May 30, 1998
RAY: We're back. You're listening to Car Talk with us, Click and Clack, the Tappet brothers. And we are here to discuss cars, car repair, and the new puzzler. And here to help us, believe it or not, is Martin Gardner's son, Jim, who is going to deliver today's -- this week's, puzzler.
TOM: So, you get all the hate mail, Jim. Martin Gardner is the father of puzzlement and Jim is his son, so Jim must be puzzlement.
RAY: And Jim called because I guess, I said Dad had left us and Dad hasn't left us.
TOM: And he has no intention of leaving us either. So, Jim, what is this puzzler?
JIM: There are three on and off switches on the wall on the first floor of a building. You can tell when they are switched on or off. They have got things that say on and off. One switch controls a bulb in a lamp on the third floor of the building. The other two switches are dummies. They're not connected to anything. You are allowed to toggle the switches as many times as you please, and then you are allowed to walk just once to the third floor to check the light bulb. How can you know then which switch controls the bulb? And that's the Martin Gardner puzzler.
TOM: That's very, very good.
RAY: OK. This is a test of your memory. Can you state it again?
JIM: Are you asking me or your brother?
RAY: No, you.
JIM: I've got it written down in front of me.
TOM: Oh, he's got it written down.
JIM: Do it again?
RAY: See, no wonder it was so smooth. Should I do that?
TOM: No. Don't. You'll spoil everything.
TOM: A second time just to make sure that the slower among us have an opportunity to jot down whatever little clues.
RAY: I got lost with the three switches.
TOM: Three switches on the wall. One of them is attached to a light on the third floor and the other two are dummies.
JIM: That's correct.
RAY: OK. Like us.
JIM: Three on and off switches are on the wall on the first floor of the building. And you can tell when they are on or they are off, but only one switch controls a bulb in a lamp on the third floor. The other two switches are dummies. They are not connected to anything. You can toggle the switches on and off as many times as you please, but then you are allowed to walk to the third floor just one time to check the light bulb. How can you know which switch controlled the bulb?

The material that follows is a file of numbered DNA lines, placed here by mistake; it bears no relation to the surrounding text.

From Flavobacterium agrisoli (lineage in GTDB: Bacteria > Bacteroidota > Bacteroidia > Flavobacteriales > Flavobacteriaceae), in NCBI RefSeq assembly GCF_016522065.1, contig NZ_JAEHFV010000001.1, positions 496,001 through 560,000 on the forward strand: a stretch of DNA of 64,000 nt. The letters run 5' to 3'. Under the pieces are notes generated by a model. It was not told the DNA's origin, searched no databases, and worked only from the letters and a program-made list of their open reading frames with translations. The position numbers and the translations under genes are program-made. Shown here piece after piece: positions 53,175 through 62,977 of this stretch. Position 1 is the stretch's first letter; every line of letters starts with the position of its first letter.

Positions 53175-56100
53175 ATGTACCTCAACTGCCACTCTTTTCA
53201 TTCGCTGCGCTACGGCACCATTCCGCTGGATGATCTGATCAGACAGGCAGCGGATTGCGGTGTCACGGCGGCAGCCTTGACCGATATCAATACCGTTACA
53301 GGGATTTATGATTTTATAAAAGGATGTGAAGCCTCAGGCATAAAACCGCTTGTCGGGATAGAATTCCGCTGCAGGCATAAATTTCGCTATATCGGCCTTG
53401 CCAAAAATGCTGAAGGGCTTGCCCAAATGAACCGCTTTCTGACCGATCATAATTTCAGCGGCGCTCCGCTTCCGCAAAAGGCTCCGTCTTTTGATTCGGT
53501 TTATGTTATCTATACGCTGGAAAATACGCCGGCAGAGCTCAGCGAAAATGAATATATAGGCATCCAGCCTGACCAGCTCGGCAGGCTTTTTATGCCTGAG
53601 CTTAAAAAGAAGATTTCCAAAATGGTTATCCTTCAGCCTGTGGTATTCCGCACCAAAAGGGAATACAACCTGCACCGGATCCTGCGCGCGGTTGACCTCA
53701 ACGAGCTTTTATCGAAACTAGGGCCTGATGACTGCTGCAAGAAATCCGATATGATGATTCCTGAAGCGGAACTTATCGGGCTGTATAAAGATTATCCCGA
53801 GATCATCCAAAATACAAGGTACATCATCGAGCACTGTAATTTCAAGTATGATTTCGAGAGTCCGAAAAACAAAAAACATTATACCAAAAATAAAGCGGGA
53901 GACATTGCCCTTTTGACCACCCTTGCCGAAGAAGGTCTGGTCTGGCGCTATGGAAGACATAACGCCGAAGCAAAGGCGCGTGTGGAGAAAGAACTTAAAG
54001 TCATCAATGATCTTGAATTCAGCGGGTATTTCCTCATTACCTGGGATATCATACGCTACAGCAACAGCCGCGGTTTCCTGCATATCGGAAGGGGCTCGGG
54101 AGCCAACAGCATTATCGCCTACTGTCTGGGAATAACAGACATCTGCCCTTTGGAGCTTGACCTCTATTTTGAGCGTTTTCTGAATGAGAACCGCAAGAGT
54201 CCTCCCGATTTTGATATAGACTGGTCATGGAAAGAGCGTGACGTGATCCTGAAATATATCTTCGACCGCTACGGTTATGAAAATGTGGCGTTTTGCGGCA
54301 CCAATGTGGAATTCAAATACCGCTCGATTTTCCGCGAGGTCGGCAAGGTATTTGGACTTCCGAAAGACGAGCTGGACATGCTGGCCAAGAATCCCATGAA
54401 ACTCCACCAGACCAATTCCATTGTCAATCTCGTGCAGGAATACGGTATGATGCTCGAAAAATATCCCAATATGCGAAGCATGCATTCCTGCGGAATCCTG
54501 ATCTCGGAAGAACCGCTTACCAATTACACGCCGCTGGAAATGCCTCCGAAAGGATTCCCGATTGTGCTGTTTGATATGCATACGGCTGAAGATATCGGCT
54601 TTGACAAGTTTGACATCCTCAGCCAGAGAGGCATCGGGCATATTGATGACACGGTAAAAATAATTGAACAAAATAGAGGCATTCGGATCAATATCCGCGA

RAY: OK. It is an honor to have spoken to you. Please give my very, very best to your father, and more importantly great, please give us the answer.
JIM: Oh, you mean I have to do that?
TOM: Not now. No, you don't have to.
RAY: No, you could email it to us.
TOM: I think I have the answer.
RAY: I may too, but I have to work out the details.
TOM: I think I have it.
RAY: Jim, it is a pleasure.
JIM: Well, good luck and a pleasure to you two gentlemen.
TOM: Thanks for calling. Bye bye.
RAY: Well, here's the answer.
RAY: You turn the first switch on. You leave it on for ten minutes. Why, you ask? You'll see in a minute. Then you turn it off and you turn the second switch on and you go upstairs.
TOM: And you leave the third switch in the off position.
RAY: There you go.
RAY: If the bulb is on, then it's switch number two, which is the one that's on.
RAY: OK? If the bulb is off and it's cold, then it's switch number three, which is the one you never touched, that controls that light. If the bulb is off but it's hot, then it was switch number one.
RAY: Pretty cool, huh?
TOM: This is an excellent, this qualifies as an excellent puzzler. 'Cause it seems so impossible. This is a Martin Gardner puzzler.
RAY: It's right up there.
TOM: It's right up there.
RAY: It's right up there with one of his. Who's our winner this week?TOM: Chip Merrow from Loudon, New Hampshire.